Holy Week is supposed to be a religious celebration. And it was. Probably it still is for some people. But in Spain, nowadays, it is more of a cultural manifestation, and a tourist attraction, very popular with nationals and foreigners alike. Each year this week of street demonstrations moves millions of euros; each year it moves less and less consciences into religion. Though Spain is officially a non-confessional country, and statistics consistently show that religious feeling, and specially Catholic, is constantly declining moreover between the younger population, Catholic presence is still overwhelming in many everyday aspects, from education to holiday, from public ceremony to football. Even in politics and, allegedly, in governmental issues. And, during a whole week, main streets all over the country belong to the quite strange commemoration of a murder. Most shocking for non accustomed visitants are the Nazarenes. These are the members and associates of “Cofradías”, which are club like institutions, usually focused in the promotion of one specific saint or virgin. Sounds a little strange, but it looks even stranger. Many of them keep company to the images all along the course of the demonstration which, in some cases, can last for more than ten hours.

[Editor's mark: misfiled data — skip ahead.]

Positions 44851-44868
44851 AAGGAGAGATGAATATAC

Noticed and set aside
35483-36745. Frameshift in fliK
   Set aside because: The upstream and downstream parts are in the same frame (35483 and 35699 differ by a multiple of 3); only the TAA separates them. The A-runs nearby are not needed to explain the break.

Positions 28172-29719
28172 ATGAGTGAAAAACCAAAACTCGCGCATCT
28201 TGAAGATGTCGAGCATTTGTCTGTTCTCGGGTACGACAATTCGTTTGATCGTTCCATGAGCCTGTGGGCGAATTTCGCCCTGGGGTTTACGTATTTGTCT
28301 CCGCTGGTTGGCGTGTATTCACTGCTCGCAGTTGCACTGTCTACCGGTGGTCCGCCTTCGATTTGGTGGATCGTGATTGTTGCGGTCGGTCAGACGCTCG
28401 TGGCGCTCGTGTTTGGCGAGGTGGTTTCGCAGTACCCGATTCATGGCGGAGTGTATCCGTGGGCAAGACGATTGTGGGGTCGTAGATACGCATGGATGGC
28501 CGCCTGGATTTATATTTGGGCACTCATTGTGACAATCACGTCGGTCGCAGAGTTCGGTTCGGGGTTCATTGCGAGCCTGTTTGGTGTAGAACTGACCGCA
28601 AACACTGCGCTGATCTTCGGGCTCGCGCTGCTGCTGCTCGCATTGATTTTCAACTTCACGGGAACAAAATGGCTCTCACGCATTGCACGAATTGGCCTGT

From an artistic point of view, the most relevant thing of “Semana Santa” is the sublime imagery, which is considered one of the pinnacles of Spanish arts during the Baroque period. Those images, usually made from wood, sculpted and painted to achieve the maximum dramatic effect, are the center of the celebrations, and, although not all are pinnacles of its art, and many are mere copies or inspired by the long-lost originals, are revered in awe and justify by themselves a close look to this celebration. The better sculptures were designed by the likes of Alonso Berruguete and Juan de Juni. These artistic development began as a part of the Catholic Counter-Reform, of which Spain was the greatest defender. As a form of opposing Lutheranism and its despise for religious images, Spanish Catholics developed a fancy for realistic depictions of the life and deeds of Jesus Christ, and preferably of the last night with “Ecce homos” and Crucifixion at the top. Soon Saints, Virgins and scenes of the everyday life of Jesus began to take part in what, from the XVI century onwards, was a Catholic Church sponsored activity which, Spain being the stronger supporter of Catholicism, counted also on the Royal favor: the Spanish Monarchy wanted people showing of their love for God and Christ in the streets, and it was staged as a popular demonstration, state in which it has last.